Matthew Theunissen

Matthew Theunissen is a reporter for the Herald on Sunday.

Body of missing truck driver recovered

A picture of the crash site taken from the Westpac Rescue Helicopter.
A picture of the crash site taken from the Westpac Rescue Helicopter.

A truck driver is thought to have been on the phone to his nephew the moment his vehicle plunged down a cliff near Kaikoura, his brother says.

Searchers have recovered the body of Stuart James Barnes, 59, whose fully-laden 50-tonne truck crashed some 25m off a bank on the Hundalee Hill on State Highway 1 early on Wednesday morning.

His older brother Mervyn Barnes, 61, said his son, Nigel, also a truck driver, was following "Stuey" just prior to the accident.

Nigel reported that Stuart had been driving somewhat erratically and at one point nearly came to a stop, possibly because he had missed a gear.

"Nigel said that it wasn't Stuey driving the truck," Mervyn said of the usually ultra-careful driver.

Soon afterwards, Stuart pulled over and indicated for his nephew to go around him and continue on.

Nigel called him on his hands-free mobile phone to make sure everything was alright and the two men were talking when the phone suddenly went dead.

"He thought, 'okay, I've lost service, I'll contact him later'. But he carried on down and past a fire engine and cops racing up."

It was thought Stuart had been speaking to his nephew at the moment of the crash.

Prior to departing from Picton, he had complained of having sore legs.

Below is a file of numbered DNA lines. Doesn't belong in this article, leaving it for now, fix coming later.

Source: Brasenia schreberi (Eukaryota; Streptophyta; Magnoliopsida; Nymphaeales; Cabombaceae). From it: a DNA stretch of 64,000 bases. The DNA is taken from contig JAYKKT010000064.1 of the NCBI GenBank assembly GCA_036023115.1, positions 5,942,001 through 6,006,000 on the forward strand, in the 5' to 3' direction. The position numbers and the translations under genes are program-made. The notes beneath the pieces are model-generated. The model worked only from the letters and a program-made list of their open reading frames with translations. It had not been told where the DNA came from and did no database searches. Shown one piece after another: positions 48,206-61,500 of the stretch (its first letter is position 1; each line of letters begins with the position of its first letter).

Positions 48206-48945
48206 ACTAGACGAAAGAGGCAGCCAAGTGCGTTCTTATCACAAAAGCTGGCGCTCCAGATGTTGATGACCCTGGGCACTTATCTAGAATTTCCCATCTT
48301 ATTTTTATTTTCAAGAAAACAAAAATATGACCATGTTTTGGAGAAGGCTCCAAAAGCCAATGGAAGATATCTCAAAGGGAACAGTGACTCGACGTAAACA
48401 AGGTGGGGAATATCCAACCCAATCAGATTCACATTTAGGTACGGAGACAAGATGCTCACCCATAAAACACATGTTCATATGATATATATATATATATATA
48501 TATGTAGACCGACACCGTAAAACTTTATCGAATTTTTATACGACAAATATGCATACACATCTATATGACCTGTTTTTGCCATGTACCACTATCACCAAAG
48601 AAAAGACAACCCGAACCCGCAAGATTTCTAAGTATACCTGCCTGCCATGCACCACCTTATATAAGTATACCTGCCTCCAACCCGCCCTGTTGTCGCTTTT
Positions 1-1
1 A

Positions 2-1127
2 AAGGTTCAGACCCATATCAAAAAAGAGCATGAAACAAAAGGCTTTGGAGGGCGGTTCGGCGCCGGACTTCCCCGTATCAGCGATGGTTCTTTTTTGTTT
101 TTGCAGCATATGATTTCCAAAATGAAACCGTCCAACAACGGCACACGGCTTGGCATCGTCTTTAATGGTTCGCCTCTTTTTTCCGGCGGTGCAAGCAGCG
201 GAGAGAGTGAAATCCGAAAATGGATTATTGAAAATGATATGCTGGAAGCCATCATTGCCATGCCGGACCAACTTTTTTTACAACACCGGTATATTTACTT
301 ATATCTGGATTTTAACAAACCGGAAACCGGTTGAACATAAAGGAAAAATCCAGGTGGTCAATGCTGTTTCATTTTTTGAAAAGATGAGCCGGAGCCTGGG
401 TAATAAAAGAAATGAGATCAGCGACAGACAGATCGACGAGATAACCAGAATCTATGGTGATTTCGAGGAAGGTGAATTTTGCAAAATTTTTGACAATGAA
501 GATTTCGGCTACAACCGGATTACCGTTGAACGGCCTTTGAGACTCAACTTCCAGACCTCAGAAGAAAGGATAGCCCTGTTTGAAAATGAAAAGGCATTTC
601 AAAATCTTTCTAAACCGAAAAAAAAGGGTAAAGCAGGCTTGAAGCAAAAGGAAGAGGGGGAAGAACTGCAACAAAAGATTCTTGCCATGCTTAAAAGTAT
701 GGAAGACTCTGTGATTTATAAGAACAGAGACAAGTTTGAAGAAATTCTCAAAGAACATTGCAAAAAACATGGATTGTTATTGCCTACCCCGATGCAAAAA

"We know he has medical problems - he's a diabetic type 2 and he had cellulitis in his legs," Mervyn said.

"My theory is that perhaps he hit the left hand side of the bank to try and slow the truck down or stop it because he could feel something coming on medically, and he's bounced off that and gone over.

"The only thing I hope is that he was dead before he went over."

Stuart had been driving trucks for about 40 years and had a blemish-free safety record.

"He's never had a speeding ticket, he's never had a fine, he's never lost a load, he's never been caught for insecure loading," Mervyn said.

"He was a very professional man. He's driven that road more times than you've sat down and had hot meals."

He lived in Auckland and had a son and a stepdaughter.

"He was a no-nonsense guy - if you were a prick he'd tell you straight to your face, no pissing around," Mervyn said.

"He was a genuine guy that would help anyone. There wasn't a vicious bone in his body."

- Herald on Sunday

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